Testing & Comparison:
Pictures included are of recently applied Coat-It; and the boat was run for only 6 trips on the Klickitat River in low water conditions. The damage shown is severe and beyond patching. The coating was removed where lifted, missing or broken; ground smooth with no leading sharp edges, then hand-sanded to scuff the entire surface in preparation for the new coating.

Twice the number of trips; same river section, and pictures of the bottom re-coated with the Wearlon Wetlander Top Coat. It looks and feels like it was just applied !
This bottom coating proved superior and outperformed the commonly used product in everyway possible.

If you want The Ultimate Slick Bottom or for more information on
Wearlon Wetlander Top Coat; Visit the website at:
www.airboatcoatings.com or contact Scott Hogan at Plastic Maritime Corporation;
P.O. Box 2131 – Traver Road; Wilton NY 12831 USA; Phone (518)587-7624

Coat-It, Gluvit, and Wearlon Wetlander Top Coat are registered trademark names.


  1. Strick says:

    Outstanding tutorial. Although I have a glass boat, I still get off on stuff like this. Awesome write up, killer pics and really terrific Information! Well done Vinnie!!!!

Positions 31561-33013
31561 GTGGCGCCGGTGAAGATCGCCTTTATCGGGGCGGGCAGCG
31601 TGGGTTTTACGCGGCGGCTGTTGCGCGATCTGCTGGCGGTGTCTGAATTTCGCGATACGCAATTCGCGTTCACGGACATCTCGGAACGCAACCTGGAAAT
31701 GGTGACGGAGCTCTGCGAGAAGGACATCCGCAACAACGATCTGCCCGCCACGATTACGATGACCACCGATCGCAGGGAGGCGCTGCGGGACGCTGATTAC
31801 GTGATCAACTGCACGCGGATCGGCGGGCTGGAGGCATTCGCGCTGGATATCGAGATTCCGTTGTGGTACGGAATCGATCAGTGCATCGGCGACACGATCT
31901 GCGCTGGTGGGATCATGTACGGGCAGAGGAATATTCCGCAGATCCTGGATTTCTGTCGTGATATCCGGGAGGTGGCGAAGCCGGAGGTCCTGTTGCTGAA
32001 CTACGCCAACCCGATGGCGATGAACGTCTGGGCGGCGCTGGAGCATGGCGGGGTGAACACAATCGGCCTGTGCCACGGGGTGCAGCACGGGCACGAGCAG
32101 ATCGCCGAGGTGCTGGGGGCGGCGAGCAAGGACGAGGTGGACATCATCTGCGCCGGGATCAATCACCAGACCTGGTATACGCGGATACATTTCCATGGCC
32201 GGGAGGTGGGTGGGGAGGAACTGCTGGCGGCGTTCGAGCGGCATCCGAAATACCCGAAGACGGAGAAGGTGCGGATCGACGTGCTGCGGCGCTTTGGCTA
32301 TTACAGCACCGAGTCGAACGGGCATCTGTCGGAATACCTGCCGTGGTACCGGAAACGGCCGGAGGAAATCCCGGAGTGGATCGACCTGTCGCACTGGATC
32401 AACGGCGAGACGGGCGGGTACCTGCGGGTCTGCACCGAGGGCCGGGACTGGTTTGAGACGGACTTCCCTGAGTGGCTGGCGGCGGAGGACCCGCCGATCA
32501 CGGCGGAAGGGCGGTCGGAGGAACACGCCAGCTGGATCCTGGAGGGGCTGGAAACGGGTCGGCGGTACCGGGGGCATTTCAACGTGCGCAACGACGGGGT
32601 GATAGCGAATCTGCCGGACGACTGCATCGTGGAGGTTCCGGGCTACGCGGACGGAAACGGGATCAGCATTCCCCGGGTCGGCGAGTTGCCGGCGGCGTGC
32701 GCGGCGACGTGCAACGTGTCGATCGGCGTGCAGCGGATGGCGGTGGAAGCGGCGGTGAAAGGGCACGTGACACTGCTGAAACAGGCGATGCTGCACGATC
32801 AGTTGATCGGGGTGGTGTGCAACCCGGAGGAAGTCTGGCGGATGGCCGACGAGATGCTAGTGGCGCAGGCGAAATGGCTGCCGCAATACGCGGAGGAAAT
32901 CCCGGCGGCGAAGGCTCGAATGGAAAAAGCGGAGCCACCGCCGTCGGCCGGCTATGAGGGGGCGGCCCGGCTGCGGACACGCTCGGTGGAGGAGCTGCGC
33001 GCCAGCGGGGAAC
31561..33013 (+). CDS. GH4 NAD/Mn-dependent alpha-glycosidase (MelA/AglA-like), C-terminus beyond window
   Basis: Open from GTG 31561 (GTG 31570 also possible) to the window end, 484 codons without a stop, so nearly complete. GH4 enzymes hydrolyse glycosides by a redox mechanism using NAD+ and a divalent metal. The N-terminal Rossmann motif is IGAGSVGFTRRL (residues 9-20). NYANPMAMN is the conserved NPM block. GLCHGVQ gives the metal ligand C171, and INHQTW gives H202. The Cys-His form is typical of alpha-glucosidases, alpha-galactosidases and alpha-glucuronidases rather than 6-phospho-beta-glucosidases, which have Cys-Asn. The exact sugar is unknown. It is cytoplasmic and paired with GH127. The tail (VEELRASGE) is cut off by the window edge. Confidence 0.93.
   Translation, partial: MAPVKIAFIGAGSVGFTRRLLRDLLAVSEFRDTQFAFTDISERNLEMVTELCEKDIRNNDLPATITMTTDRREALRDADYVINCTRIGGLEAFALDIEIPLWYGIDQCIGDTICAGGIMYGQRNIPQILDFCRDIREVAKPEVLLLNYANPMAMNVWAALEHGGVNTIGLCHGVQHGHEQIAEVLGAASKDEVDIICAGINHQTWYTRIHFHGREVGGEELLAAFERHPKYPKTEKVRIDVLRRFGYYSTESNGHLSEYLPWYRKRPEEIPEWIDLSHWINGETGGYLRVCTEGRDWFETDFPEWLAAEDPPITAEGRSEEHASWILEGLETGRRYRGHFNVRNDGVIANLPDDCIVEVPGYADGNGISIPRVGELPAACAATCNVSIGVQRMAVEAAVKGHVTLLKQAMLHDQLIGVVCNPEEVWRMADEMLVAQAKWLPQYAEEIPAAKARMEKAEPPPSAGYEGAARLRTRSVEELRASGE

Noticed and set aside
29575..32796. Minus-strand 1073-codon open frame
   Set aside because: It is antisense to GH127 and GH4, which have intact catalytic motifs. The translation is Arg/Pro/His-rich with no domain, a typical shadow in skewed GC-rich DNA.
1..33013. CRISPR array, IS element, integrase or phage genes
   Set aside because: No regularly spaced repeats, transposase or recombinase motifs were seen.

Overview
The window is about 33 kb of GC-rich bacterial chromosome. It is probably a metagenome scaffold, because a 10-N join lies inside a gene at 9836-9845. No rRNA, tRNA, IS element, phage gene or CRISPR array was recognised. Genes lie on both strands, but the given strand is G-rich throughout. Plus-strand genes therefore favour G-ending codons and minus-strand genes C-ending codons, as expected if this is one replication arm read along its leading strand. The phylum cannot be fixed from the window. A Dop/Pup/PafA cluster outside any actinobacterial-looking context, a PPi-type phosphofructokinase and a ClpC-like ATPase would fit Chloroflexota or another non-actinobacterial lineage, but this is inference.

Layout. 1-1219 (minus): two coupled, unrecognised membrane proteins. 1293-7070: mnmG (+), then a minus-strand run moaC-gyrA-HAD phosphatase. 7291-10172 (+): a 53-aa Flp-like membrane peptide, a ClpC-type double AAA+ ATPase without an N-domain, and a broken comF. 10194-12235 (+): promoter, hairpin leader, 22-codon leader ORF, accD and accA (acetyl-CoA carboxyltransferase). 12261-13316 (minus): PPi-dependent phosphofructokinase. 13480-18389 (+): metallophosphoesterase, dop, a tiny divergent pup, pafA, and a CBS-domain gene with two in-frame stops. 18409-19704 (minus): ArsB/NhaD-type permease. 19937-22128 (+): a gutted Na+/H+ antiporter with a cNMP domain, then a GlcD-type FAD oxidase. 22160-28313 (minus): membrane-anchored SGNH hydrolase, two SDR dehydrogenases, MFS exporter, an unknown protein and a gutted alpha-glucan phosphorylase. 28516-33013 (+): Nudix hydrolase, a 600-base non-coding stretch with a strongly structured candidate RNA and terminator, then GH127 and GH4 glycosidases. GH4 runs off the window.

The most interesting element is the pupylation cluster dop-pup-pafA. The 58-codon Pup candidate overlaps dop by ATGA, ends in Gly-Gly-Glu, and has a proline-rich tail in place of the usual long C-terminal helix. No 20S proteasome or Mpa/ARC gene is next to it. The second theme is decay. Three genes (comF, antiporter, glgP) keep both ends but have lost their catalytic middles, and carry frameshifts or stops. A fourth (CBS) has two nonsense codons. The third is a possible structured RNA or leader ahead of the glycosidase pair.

2. Webber says:

    I think I need to get some of this stuff and do mcp’s and my drifter

  3. The Hustler says:

    On pretty interested in doing this.

  4. Great information there. Thank you Vince!

  5. Junebug says:

    Interesting article! Their website http://airboatcoatings.com has a lot of info – mostly airboat related, though.

  6. Just an update on Wetlander. We are testing this bottom coating with the primer base / epoxy primer / and Wetlander Top Coat, on two different fiberglass drift boats this season. Wetlander claims that this 3-part system with adhere to fiberglass like no other coating there is; so stay tuned for some more information. After running this on an Aluminum boat last season; I can’t imagine better results – but we anticipate superb results on a glass hull as well.